Why will Labour seats become more marginal? For the most part, as seats expand, they will take on increasing numbers of suburban and rural voters, who tend to vote Conservative. The city of Leicester is a good example: currently the city sends three Labour MPs to Westminster, each with large majorities. Under boundary changes, all three could become more marginal as they take on more wards from the surrounding county. Liz Kendall's Leicester West seat is likely to have a particularly large influx of Tory voters, turning the seat - a Labour stronghold since 1945 - into a marginal. 

The pattern is fairly consistent throughout the United Kingdom - Labour safe seats either vanishing or becoming marginal or even Tory seats. On Merseyside, three seats - Frank Field's Birkenhead, a Labour seat since 1950, and two marginal Labour held seats, Wirral South and Wirral West - will become two: a safe Labour seat, and a safe Conservative seat on the Wirral. Lillian Greenwood, the Shadow Transport Secretary, would see her Nottingham seat take more of the Nottinghamshire countryside, becoming a Conservative-held marginal. 

The traffic - at least in the 2013 review - was not entirely one-way. Jane Ellison, the Tory MP for Battersea, would find herself fighting a seat with a notional Labour majority of just under 3,000, as opposed to her current majority of close to 8,000. 

But the net effect of the boundary review and the shrinking of the size of the House of Commons would be to the advantage of the Conservatives. If the 2015 election had been held using the 2013 boundaries, the Tories would have a majority of 22 – and Labour would have just 216 seats against 232 now.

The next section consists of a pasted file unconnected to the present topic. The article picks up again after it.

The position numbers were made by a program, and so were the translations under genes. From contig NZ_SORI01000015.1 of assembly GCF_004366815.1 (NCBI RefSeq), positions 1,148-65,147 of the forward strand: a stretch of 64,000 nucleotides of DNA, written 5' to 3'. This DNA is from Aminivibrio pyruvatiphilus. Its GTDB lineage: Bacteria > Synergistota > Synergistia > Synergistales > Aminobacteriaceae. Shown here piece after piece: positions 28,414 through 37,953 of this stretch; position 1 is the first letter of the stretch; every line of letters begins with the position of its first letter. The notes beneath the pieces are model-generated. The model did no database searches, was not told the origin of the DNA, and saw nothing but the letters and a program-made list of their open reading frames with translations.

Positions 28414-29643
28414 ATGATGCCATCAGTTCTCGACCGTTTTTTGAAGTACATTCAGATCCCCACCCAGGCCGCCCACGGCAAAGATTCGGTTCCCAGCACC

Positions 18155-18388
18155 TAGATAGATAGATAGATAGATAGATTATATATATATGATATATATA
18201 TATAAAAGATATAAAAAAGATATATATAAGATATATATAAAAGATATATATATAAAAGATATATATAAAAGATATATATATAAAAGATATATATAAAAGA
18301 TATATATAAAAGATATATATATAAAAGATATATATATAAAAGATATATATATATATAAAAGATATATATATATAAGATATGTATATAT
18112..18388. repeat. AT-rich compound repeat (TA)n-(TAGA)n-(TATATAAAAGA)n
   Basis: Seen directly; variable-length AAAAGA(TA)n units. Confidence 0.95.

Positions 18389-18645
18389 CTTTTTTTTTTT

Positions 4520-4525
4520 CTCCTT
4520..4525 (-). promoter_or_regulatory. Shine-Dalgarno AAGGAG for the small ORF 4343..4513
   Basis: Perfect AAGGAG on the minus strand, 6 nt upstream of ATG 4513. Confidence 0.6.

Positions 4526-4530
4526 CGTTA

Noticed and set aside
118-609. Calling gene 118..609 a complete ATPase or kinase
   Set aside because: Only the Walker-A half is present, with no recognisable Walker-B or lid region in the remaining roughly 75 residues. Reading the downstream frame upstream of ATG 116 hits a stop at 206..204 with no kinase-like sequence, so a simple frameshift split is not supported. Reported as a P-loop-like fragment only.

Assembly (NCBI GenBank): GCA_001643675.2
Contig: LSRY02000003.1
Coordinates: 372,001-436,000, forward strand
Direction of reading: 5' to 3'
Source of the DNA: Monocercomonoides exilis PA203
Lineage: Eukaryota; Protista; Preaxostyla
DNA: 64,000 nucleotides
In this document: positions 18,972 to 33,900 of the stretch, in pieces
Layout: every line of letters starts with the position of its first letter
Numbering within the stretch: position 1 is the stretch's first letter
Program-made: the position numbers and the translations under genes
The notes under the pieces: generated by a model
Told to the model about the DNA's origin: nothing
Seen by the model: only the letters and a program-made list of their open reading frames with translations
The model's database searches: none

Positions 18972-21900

It may be, however, that Labour dodges a bullet – because while the boundary changes would have given the Conservatives a bigger majority, they would have significantly fewer MPs – down to 311 from 330, a loss of 19 members of Parliament. Although the whips are attempting to steady the nerves of backbenchers about the potential loss of their seats, that the number of Conservative MPs who face involuntary retirement due to boundary changes is bigger than the party’s parliamentary majority may force a U-Turn.

That said, Labour’s relatively weak electoral showing may calm jittery Tory MPs. Two months into Ed Miliband’s leadership, Labour averaged 39 per cent in the polls. They got 31 per cent of the vote in 2015. Two months into Tony Blair’s leadership, Labour were on 53 per cent of the vote. They got 43 per cent of the vote. A month and a half into Jeremy Corbyn’s leadership, Labour is on 31 per cent of the vote.  A Blair-style drop of ten points would see the Tories net 388 seats under the new boundaries, with Labour on 131. A smaller Miliband-style drop would give the Conservatives 364, and leave Labour with 153 MPs.  

On Labour’s current trajectory, Tory MPs who lose out due to boundary changes may feel comfortable in their chances of picking up a seat elsewhere. 

Stephen Bush is editor of the Staggers, the New Statesman’s political blog. He usually writes about politics.